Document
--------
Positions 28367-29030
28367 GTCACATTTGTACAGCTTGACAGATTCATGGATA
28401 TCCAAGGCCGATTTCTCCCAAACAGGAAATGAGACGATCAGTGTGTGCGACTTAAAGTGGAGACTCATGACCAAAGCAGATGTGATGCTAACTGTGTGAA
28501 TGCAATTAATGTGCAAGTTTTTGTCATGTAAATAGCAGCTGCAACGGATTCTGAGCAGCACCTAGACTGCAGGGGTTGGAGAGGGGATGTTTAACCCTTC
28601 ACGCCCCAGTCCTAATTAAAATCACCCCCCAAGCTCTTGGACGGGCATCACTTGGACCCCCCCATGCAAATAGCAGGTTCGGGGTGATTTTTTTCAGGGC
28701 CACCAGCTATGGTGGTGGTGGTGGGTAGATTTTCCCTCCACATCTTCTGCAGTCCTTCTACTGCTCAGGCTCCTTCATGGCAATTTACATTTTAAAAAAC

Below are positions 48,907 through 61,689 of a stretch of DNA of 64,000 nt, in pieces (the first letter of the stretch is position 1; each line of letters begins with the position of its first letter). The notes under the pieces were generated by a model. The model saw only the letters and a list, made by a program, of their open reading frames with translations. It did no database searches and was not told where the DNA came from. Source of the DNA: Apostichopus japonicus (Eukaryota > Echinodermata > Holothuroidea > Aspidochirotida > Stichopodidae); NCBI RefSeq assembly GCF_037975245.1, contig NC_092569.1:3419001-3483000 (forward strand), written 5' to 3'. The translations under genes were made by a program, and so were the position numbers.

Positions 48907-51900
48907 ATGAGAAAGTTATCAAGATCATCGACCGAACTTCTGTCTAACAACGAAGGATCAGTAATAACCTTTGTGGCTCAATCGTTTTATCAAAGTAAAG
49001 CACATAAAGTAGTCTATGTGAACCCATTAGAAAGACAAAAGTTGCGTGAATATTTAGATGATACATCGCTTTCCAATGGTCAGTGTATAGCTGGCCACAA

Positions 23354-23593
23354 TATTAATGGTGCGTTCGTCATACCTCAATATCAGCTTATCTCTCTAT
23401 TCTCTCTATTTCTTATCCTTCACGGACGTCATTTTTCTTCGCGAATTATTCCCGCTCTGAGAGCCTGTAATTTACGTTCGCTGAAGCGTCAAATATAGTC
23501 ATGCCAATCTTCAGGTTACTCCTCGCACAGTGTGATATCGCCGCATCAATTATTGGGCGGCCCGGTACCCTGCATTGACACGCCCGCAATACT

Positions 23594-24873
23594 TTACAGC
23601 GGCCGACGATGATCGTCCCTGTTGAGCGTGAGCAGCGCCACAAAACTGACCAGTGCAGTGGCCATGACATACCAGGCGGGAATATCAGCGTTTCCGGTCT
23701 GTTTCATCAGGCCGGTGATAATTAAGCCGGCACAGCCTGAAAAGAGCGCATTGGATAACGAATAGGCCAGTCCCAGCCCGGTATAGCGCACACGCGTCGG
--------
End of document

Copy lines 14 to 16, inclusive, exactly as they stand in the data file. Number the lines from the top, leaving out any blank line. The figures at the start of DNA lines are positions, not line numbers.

23501 ATGCCAATCTTCAGGTTACTCCTCGCACAGTGTGATATCGCCGCATCAATTATTGGGCGGCCCGGTACCCTGCATTGACACGCCCGCAATACT

Positions 23594-24873
23594 TTACAGC